June 24, 2019

DonkeyCar Self-Driving Challenge -- Reflection

When we were presented with the self-driving car challenge, we did not exactly understand the work ahead of us. We did have – as most people do – a vague conception of what would happen. We knew we would build a modified RC racecar, placing a small computer, camera, and extra battery onboard, and “teach” the car to drive on a race course. If a sufficiently sophisticated device is indistinguishable from magic, we were at that time in the unlucky position of magicians untrained in a trick.

Immediately, I recall two behaviors emerging. Those confident in a particular task set directly to work. And those without understanding of a task took an evangelist stance – “of course AI operates like I’d expect.” I certainly felt a participant in the second set of behaviors as I knew little by way of hardware yet knew no less than anyone else by way of machine learning. The team members who did have skill in hardware set directly to into building the physical racecar. They did an expert job. Only an hour into the competition, both racecars were ready for driving – with a human at the controller.

The next steps show us our shortcomings. The software supplied for the onboard computer took some time to acquire, verify, and then flash onto the car’s memory. Then the instructions were somewhat confusing, with a few exceptions and edge-cases written onto the online documentation. Other pertinent notes were missing. Crucially, the core piece of software – which would be the mechanism for allowing our cars to “learn” how to drive – proved flawed. Both teams would spend an extra 2-3 calendar weeks indentifying and testing a version of the software that would enable us to “train” the vehicles.

I think during this middle period, we humans learned the most. We learned the difference between reinforcement learning ( where a robot would attempt a task taking trial-and-error to discover and reward successful behaviors ) and supervised learning ( where a robot would attempt to reproduce data shown to it and use the closest matching behavior to guide itself in real life). None of the participants had much more than a cursory level of understanding before this competition; after these weeks we started to teach ourselves and each other well enough to the difference to focus our efforts in training out vehicles.

Another interesting thing happened during this phase. We started sharing knowledge between teams and individuals despite being engaged in a competition. On some level, this shouldn’t be surprising at all. Athletes train, practice, and support each other with the goal of getting better collectively. Sportsmanship, in its pure form, is a non-zero sum game. I was most happy seeing this sportsmanship on display during our competition than with any technical achievements we made.

Chris Grahn found the correct version of software that would work on our cars. I found a away to use the Sagemaker service to train our supervised learning models in an automated fashion. We traded our findings, ultimately taking them in different directions, and enabled both teams to move forward.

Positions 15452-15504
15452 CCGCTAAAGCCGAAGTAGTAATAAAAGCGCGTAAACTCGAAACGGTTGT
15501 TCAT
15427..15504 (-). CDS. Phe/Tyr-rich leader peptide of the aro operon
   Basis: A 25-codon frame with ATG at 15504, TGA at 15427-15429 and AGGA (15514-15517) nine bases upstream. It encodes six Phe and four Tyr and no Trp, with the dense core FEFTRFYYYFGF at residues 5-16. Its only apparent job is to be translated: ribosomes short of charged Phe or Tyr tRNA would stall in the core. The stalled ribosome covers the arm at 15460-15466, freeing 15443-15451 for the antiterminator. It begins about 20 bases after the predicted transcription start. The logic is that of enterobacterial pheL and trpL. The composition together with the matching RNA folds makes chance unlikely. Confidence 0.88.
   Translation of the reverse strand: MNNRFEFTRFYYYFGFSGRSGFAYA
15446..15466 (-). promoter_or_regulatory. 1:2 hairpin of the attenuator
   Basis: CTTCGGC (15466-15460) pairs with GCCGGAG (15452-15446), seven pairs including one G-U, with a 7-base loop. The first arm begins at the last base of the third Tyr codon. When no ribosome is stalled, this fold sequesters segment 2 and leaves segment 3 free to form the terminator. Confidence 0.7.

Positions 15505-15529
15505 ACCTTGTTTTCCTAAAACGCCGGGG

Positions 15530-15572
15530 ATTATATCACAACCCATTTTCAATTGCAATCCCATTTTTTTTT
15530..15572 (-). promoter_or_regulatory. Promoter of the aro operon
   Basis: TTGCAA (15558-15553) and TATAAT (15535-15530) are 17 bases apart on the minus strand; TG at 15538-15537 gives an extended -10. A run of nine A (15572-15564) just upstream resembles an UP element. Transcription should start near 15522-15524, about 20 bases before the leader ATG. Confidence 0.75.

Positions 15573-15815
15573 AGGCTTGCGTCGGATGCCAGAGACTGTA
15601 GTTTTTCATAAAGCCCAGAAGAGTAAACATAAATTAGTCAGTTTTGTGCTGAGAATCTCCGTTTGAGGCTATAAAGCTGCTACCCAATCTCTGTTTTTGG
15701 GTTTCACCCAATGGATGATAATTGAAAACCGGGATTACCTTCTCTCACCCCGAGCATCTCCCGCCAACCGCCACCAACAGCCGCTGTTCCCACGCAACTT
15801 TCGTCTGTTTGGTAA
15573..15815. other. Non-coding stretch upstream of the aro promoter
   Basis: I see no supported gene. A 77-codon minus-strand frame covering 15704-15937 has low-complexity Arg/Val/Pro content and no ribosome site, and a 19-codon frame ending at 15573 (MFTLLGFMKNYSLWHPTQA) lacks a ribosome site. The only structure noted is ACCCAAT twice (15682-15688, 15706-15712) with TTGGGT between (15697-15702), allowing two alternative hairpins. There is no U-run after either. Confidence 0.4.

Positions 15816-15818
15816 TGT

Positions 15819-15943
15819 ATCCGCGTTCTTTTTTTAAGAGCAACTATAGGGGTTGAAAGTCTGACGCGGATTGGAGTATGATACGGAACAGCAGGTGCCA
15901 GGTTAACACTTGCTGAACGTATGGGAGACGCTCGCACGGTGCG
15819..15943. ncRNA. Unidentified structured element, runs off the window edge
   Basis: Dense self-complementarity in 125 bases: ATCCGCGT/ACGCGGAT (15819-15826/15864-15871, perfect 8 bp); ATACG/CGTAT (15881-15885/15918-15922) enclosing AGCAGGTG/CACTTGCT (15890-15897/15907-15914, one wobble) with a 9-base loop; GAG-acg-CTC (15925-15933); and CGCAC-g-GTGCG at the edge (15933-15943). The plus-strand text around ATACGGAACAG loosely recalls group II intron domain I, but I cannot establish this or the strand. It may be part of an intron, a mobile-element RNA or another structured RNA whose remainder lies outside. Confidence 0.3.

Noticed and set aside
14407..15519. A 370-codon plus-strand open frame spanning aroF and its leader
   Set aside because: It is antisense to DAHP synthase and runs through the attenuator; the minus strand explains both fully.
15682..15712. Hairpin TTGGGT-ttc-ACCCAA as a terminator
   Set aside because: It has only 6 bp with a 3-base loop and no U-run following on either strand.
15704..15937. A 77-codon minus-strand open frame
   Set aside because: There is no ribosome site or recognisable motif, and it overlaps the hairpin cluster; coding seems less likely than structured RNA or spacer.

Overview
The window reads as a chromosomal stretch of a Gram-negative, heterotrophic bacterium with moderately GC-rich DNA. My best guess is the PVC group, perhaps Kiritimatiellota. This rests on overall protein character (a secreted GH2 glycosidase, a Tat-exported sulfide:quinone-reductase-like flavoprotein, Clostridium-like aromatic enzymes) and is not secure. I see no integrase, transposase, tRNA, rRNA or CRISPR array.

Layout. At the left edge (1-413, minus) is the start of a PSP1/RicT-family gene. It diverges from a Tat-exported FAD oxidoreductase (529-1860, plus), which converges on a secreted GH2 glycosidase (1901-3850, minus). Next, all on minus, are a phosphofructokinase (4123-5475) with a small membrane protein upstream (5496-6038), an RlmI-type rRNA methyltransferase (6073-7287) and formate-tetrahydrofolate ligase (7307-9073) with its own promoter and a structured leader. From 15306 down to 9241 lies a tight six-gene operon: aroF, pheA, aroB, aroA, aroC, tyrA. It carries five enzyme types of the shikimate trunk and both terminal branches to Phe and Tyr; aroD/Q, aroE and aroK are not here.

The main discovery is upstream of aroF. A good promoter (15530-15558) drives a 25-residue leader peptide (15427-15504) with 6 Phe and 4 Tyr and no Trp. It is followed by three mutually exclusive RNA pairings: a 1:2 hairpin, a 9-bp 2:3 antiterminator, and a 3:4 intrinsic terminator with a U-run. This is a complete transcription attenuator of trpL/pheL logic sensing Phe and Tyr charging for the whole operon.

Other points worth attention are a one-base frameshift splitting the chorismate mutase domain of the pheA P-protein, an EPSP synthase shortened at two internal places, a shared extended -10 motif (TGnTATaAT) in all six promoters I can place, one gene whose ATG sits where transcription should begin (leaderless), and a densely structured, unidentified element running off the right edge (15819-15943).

The competition was not without setbacks. On the red team – my team – a training accident required rebuilding the front wheels and frame of our vehicle. Again, our hardware experts jumped in to perform a speedy, successful repair. On the blue team, the vehicle burnt out a servo ( as a non-hardware person, I don’t exactly know what a “servo” is). Unfortunately, this occurred too close to the final event to perform a repair. The damage to the servo made the self-driving algorithm useless, and the team ended up forfieting the competition.

I want to close out this reflection by reiterating the shout-out message I gave to red team. These are the the contributions our individual team members gave through the entire project:

  • Scott Evtuch was game day MVP in my mind; he trained our winning models at the last-hour, using techniques he and others developed throughout the competition
  • Will Hausman and Jay Jani drove some killer training sessions; these runs gave us confidence and data to teach ourselves how to work the car
  • Chris Haun led the initial assembly as well as an emergency disassembly and repair of our front wheels; obviously, the race could not have proceeded without this very quick work
  • Merim Abdyldaeva installed our Rasbian operating system, performing a reinstall later on when we realized I messed things up.
  • Aga Kielbus and Merim stood up our first Sagemaker instances; these notebooks gave us all early access from to try out the software
  • Alex Brooke installed the donkeycar software… a few times and helped troubleshoot some of the gotchas of the library
  • Wayne Geils, George Nelson, and the rest of the team for coming out to support each other from day 1, build the vehicle, and cheer it on
  • Jeff Mauricio took great footage of the work and the race; he’ll be producing a marketing video showcasing our work
  • last but not least, Chris Grahn, Blue Team MVP, for sharing a working fork of the donkeycar software; if it weren’t for some bad luck, Blue Team may have won, and if it weren’t for sportsmanship, we may have lost anyways!

Content by © Jared Davis 2019-2020

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